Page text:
Will the UIDAI listen to the harassed and needy?
The mindless, mandatory biometric linkage of Aadhaar numbers to every aspect of our lives -- from birth to death, telephones and bank accounts -- is causing widespread harassment. It has, finally, woken up many who believed the hype that biometric identification was a gift to citizens and a world-beating technological leap. The number of people who are wary about the risks involved in Aadhaar linkages has now risen dramatically, with details of its fallibility being widely reported. But the continued coercive tactics by phone companies, banks, insurers, cooking gas suppliers and regulators indicate that the UIDAI (Unique Identification Development Authority of India) and the government are in no mood to listen.
Meanwhile, three things have worked at making people cautious. First, the growing evidence of how inefficient biometric identification in Aadhaar is. Second, Aadhaar is not merely about acquiring an identification number; there will be a cost/fee involved in every authentication and updation (for those who are not net-savvy). The government has maintained a stunning silence on the cost of updation and other mandatory services.
Third, most people are realizing that biometrics change over a lifetime. This means that Aadhaar authentication can fail anytime and would need frequent updating (for senior citizens, maybe even every couple of years). Sections 6 and 31(2) of the Aadhaar Act also make it clear that citizens may need to "update their demographic information and biometric information from time to time" in the manner specified by the UIDAI regulations. If you find it frustrating to update bank KYC (know your customer) information, get prepared for perpetual harassment of multiple updates every time you change telephone service-provider, bank or insurer; or when your biometrics let you down.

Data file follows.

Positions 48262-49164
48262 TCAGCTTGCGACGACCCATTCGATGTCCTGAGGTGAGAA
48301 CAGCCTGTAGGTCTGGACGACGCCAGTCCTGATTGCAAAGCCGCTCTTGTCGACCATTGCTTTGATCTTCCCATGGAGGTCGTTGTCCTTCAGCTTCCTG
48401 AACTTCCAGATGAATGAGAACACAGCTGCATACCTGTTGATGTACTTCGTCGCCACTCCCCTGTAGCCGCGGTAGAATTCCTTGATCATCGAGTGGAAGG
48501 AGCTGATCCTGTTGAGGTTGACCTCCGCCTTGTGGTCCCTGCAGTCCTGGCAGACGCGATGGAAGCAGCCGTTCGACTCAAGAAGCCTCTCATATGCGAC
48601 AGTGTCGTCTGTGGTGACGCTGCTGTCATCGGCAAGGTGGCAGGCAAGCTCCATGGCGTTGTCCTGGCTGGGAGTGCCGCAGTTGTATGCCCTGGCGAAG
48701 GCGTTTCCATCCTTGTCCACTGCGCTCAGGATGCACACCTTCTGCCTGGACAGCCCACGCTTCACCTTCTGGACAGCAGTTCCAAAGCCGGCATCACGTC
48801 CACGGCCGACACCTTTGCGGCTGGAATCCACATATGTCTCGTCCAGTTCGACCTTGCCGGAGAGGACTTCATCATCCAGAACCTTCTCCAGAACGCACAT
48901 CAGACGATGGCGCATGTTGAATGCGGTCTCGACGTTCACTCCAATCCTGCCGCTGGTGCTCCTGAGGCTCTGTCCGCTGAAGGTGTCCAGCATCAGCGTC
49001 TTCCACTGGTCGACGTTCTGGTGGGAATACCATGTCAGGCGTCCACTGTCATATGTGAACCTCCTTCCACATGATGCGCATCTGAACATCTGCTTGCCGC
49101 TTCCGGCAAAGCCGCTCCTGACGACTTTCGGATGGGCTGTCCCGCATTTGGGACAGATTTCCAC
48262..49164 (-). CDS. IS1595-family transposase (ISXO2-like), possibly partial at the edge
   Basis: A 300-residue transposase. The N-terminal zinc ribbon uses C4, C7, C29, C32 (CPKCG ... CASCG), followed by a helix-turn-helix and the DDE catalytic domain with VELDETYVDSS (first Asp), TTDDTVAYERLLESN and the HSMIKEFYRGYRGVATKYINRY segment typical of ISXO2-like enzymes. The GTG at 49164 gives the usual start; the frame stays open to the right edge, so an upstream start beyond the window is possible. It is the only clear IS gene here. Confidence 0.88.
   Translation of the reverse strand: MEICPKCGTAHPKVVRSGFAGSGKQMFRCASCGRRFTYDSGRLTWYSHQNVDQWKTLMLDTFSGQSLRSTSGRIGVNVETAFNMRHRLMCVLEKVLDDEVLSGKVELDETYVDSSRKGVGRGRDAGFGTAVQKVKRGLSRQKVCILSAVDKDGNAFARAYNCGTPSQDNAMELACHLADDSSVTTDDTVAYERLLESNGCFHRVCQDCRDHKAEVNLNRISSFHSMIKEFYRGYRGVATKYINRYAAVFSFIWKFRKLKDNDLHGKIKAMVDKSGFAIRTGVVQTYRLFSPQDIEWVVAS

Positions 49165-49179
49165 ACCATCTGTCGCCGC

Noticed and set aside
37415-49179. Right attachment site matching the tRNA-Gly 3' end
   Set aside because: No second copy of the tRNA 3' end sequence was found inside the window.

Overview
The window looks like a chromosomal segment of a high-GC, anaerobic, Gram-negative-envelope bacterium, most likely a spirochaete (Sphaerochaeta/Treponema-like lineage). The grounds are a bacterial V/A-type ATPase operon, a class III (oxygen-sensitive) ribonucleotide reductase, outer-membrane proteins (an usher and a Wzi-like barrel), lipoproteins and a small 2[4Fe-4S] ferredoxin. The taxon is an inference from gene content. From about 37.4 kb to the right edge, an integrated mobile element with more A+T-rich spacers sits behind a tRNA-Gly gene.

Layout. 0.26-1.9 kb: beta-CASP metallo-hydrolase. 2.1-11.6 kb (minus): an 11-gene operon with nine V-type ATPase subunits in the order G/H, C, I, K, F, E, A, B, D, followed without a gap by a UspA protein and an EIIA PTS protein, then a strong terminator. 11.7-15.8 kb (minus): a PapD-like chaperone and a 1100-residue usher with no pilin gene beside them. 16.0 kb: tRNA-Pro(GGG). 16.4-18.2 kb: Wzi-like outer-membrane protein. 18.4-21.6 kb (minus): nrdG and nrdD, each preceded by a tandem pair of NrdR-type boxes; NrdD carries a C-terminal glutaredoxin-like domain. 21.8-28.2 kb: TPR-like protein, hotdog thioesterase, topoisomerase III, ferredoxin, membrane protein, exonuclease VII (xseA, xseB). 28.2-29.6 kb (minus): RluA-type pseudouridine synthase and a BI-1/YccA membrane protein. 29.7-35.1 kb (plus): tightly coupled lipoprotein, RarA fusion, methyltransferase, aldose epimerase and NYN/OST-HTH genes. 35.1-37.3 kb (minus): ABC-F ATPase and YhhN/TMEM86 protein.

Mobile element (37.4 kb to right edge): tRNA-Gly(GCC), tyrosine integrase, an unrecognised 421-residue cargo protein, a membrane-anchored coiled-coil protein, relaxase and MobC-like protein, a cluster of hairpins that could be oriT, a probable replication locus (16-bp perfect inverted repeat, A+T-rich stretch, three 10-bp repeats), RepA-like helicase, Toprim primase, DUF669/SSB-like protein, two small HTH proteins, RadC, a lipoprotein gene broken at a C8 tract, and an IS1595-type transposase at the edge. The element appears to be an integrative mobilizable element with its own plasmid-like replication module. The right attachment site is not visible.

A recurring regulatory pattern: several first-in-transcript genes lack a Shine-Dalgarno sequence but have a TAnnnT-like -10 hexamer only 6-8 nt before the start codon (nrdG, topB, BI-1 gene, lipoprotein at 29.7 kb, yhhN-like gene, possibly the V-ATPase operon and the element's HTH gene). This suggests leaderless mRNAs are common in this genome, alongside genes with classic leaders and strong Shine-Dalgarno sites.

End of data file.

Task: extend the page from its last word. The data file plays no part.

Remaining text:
While secure updation is not an issue for the tech-savvy, Aadhaar is a nightmare for vulnerable, less-literate people and disempowering for senior citizens who will need to rely on Aadhaar kendras or bank officials for updation. What is stunning is that the UIDAI appoints enrollers and mandates linkages, but provides no recourse to those who are cheated by enrolment agents and banks. If you are a victim, you will end up fighting a legal battle or chasing the police for redress.
Consider another aspect. Like direct debits for loan repayment and standing instructions for credit card and other payments, the effort involved in the updation exercise will make us even more reluctant to change service-providers and put up with shoddy service. This makes a mockery of competition and choice in a free market.
Interestingly, even the Institute of Development and Research in Banking Technology (IDRBT), a subsidiary of the Reserve Bank of India (RBI), has called for caution in use of Aadhaar for government programmes, based on a study of its implementation in Andhra Pradesh. It says that it is also unclear if, in the long run, the benefits of Aadhaar will outweigh the negatives.
Let us look at how people across the economic spectrum are already affected. On 1 December 2017, Premani Kunwar, a 64-year old widow died of starvation. Her Aadhaar-linked bank account was manipulated to fraudulently transfer her old-age pension into the account of her husband's first wife. Denied income and rations, she slowly starved. Shockingly, the first wife had a valid bank account with updated KYC (presumably Aadhaar-linked) to which funds were transferred, even 25 years after her death. The case reeks of collusion between bank officials and a stepson, who has been arrested, and exposes the easy manipulation of records and its devastating impact on the very poor.